One of the main highlights was the A5 chip, the second version of Apple’s own ARM chip that was also the first dual-core chip in an iPhone. The performance of the iPhone 4S was noticeably better when compared to every other iPhone.
By looking at the camera module, it’s easy to guess that it’s much better than the cameras seen on previous iPhones. The sensor looks more advanced, as it now captures 8MP photos and, for the first time, 1080p video. It also has a small LED flash, which was introduced with iPhone 4.
The front camera was only 0.3MP, just like on the iPhone 4 (which was the first model to have one), but even so, it certainly provided amazing moments for many people on their first FaceTime calls or selfies taken with an iPhone. Look how small the front sensor is.
Overall, the internal design of the iPhone 4 and iPhone 4S is much more robust, and most components such as the buttons and flex cables seem more refined.
Following the iPhone 5 and iPhone 5s, which both got a slightly larger screen, there’s the iPhone 6. I remember watching the Apple event in September 2014 and being super excited about the new iPhones, as they were much bigger than their predecessors.
iPhone 6 and iPhone 6 Plus had an all-new, more rounded design made entirely of aluminum, with the antennas embedded as plastic strips on their back. With a more compact logic board and more internal space, Apple was able to add bigger batteries to the iPhone 6 and 6 Plus (they still weren’t perfect, but much better than those in the iPhone 4 and iPhone 5).
The rear camera sensor was still 8MP, but it has more tricks. It was the first iPhone to be able to capture 1080p video at 60 frames per second, or 720p at 240 frames per second — which enabled super slow-motion. Users could capture photos while recording videos, and the autofocus became faster and more accurate. You can also see the True Tone LED flash in the photos.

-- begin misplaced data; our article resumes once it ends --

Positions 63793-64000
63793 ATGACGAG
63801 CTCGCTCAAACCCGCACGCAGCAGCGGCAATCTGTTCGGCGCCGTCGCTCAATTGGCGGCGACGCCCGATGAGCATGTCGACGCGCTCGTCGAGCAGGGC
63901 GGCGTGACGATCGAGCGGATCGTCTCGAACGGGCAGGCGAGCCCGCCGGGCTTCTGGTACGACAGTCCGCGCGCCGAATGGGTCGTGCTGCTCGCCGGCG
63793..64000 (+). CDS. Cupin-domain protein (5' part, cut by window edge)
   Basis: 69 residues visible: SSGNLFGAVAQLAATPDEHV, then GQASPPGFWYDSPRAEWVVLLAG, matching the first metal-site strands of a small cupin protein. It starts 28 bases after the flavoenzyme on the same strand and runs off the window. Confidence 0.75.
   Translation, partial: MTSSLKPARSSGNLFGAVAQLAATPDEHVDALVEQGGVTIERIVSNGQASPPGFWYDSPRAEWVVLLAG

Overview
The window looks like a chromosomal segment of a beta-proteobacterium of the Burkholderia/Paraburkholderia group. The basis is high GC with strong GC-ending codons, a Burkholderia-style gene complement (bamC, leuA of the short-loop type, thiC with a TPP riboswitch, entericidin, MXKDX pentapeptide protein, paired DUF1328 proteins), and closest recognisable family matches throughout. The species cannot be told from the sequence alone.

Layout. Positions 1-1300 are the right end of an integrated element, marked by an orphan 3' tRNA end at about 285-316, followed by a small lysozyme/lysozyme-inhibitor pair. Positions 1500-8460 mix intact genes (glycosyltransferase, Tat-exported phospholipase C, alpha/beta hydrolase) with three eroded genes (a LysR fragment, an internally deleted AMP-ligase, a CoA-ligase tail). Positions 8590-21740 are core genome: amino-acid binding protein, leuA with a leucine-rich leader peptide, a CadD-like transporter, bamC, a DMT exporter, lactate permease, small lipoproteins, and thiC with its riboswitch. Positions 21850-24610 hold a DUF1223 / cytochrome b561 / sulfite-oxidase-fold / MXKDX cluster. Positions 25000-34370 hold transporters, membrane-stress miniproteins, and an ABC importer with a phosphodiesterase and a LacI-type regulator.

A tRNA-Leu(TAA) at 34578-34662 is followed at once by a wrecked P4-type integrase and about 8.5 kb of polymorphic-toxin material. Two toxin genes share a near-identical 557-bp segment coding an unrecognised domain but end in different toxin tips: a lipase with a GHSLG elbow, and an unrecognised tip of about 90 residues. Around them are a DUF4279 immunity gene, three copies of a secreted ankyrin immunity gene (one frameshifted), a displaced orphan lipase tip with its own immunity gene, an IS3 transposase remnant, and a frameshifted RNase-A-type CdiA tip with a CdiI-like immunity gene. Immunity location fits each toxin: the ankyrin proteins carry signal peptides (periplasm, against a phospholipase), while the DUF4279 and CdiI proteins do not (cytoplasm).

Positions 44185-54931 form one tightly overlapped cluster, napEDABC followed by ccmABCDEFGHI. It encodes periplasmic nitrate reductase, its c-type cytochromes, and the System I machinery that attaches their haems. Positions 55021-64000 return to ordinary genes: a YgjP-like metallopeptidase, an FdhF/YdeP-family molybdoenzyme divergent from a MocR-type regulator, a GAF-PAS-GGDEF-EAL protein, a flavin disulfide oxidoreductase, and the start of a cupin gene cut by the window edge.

Here the front camera was already 1.3MP with the ability to shoot video in 720p. In terms of performance, the A8 chip was still a dual-core processor, but now with 64-bit architecture (first introduced with the A7 chip in the iPhone 5s). The iPhone 6 still had a mechanical Home button, which was also the biometric reader.
Finally, we get to the iPhone 7, which I consider the last iteration of the original iPhone form-factor before the iPhone X (excluding the iPhone 8 and iPhone SE). iPhone 7 was quite an upgrade with a refreshed look (including this gorgeous matte black version) and important enhancements.
Unlike the other iPhones, the Home button on the iPhone 7 is somewhat virtual. It is there, but it’s not a mechanical part since it works based on pressure sensors.
The four-core A10 Fusion chip was way ahead of the competition at the time, and it is still considered a great chip today. The “Fusion” name is due to the fact that this chip was the first with different cores for full performance and power efficiency.
The cameras on the iPhone 7 were quite advanced, with optical stabilization on all models for the first time. The larger 12MP sensor has an aperture of f/1.8 for capturing better photos in the dark, and it can record videos in 4K resolution. The front camera also had a giant leap with a 7MP sensor.
Components such as the Lightning port and the speakers have rubber protection, as the iPhone 7 was the first water-resistant iPhone. Speaking of speakers, look how much bigger the iPhone 7 earpiece is — that’s because it was also the first iPhone with stereo speakers. And I couldn’t forget Taptic Feedback, which is really cool to see that it looks exactly like Apple shows in its videos.
Looking ahead to the future
Nowadays, we have very different iPhones, with no Home button, much smaller chips, and advanced sensors for facial recognition. These, however, I’ll leave for another article in the future when we get to the next iteration of iPhone design.
If you also want to take a closer look at iPhone hardware or simply decorate your home with technology, check out GRID’s store to get these and other frames.
FTC: We use income earning auto affiliate links. More.